Economic Modeling Tools

This page last reviewed June 2, 2010

 

The California Air Resources Board's Economics Program carries out a number of eocnomic studies to evaluate statewide economic impacts of climate change, air pollution, and energy use policies. The following economic models are frequently used. 
 

EDRAM

Environmental Dynamic Revenue Analysis Model (EDRAM), developed by the University of California, Berkeley researchers, is a computible general equalibrium (CGE) model specifically for the economy of California. As a nonlinear optimization model, EDRAM captures all the fundamental economic relationships among consumers, producers, and government in the competitive market. This model generally can be run in the General Algebraic Modeling System (GAMS) platform with a nonlinear programming solver such as CONOPT. The GAMS package and solvers can be purchased online from their developers.

 

E3 RES Calculator

The 33 percent RES Calculator (Calculator) was developed by Energy and Environmental Economics, Incorporated (E3).  It is a spreadsheet model based on information obtained from the California energy agencies, private consultants, stakeholders, and results obtained from the Renewable Energy Transmission Initiative (RETI) process.  The RES calculator examines the supply of renewable resources around the Western Energy Coordinating Council (WECC) and determines a portfolio of resources to meet California’s 33 percent renewable target in 2020.  The Calculator estimates the amount of electricity needed to meet demand in 2020 as well as the amount and type of renewable energy needed to meet a renewable goal in 2020.  Based on the renewable resource mix selected, the Calculator estimates the costs and revenue required to meet a renewable electricity target in 2020.

The RES Calculator (.zip file, 8,036 KB) assumes that, in most cases, new high-voltage transmission lines must be constructed to deliver new renewable energy to California’s largest load centers.  The cost of these lines is included as an annual cost, levelized over the life of the resource. The line cost is determined using an E3 transmission costing tool (.xls file, 2,001 KB).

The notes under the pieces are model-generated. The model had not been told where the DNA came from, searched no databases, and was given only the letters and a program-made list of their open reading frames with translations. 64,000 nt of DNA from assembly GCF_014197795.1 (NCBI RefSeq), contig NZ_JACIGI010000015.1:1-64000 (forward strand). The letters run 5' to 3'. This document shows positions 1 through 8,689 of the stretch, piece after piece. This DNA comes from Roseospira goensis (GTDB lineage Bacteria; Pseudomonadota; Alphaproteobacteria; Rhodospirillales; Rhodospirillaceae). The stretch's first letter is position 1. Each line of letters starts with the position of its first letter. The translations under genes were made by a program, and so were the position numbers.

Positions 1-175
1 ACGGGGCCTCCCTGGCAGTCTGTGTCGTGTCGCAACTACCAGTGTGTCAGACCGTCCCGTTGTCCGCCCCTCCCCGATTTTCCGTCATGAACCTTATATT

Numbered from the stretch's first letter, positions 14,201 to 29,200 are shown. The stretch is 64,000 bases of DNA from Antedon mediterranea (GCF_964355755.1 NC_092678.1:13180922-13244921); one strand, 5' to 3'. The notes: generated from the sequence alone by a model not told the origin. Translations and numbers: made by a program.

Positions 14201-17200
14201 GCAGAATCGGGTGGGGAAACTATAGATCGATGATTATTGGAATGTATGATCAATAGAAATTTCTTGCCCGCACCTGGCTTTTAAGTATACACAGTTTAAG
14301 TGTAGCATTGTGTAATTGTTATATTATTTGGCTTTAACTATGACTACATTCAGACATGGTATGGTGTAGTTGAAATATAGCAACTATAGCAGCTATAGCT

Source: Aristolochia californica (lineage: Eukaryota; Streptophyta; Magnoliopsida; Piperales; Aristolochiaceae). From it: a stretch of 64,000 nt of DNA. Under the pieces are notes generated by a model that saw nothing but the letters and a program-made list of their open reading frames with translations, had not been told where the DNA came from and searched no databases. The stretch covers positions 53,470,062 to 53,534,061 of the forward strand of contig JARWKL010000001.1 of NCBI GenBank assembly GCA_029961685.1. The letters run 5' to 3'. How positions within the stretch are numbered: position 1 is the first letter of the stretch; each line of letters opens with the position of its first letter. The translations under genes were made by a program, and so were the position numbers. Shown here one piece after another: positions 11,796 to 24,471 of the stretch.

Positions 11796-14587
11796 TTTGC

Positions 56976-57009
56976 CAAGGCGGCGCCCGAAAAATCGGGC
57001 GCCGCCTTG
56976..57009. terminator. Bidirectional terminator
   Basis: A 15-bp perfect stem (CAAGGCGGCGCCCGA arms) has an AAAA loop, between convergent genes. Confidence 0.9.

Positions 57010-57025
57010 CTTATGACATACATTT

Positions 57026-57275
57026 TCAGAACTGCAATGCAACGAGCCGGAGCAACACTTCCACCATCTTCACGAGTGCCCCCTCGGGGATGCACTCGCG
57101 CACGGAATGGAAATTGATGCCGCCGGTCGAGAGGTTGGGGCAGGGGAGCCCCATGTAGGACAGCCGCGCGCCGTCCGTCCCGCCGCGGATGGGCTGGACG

Bill Impact Calculator

The RES Bill Impact Calculator (BIC) calculates the projected monthly bill impacts of 33% RES implementation in 2020 relative to a baseline bill that assumes no 33% RES implementation.  These bill impacts are calculated for residential customers, California Alternative Rates for Energy (CARE) customers (low income residential customers who qualify for the CARE discount) and small commercial customers. The monthly bills are calculated based on the projected revenue requirements from the RES Calculator, while the baseline revenue requirement assumes the high net load 20% RPS scenario. The bill impact model was developed collaboratively by the CPUC Energy Division and staff of the IOUs that are regulated by the CPUC.  This model does not estimate bill impacts for customers of the publically owned utilities (POUs).

There are three BICs (.zip file, 253 KB) that estimate the bill impact for the proposed 33 percent RES and the 33 percent RES Alternative that was analyzed in the Staff Report. To use the calculators, first go to the “Inputs” worksheet and enter “L” to estimate bill impacts for the low load scenario or “H” to estimate bill impacts for the high load scenario in the highlighted cell. Press Enter. A summary of the estimated Bill Impacts for that calculator can be found on the worksheet labeled “Summary BI.”
 
 
 If you have any questions or comments regarding these economic modeling tools, please contact Fereidun Feizollahi, at (916) 323-1509.
     
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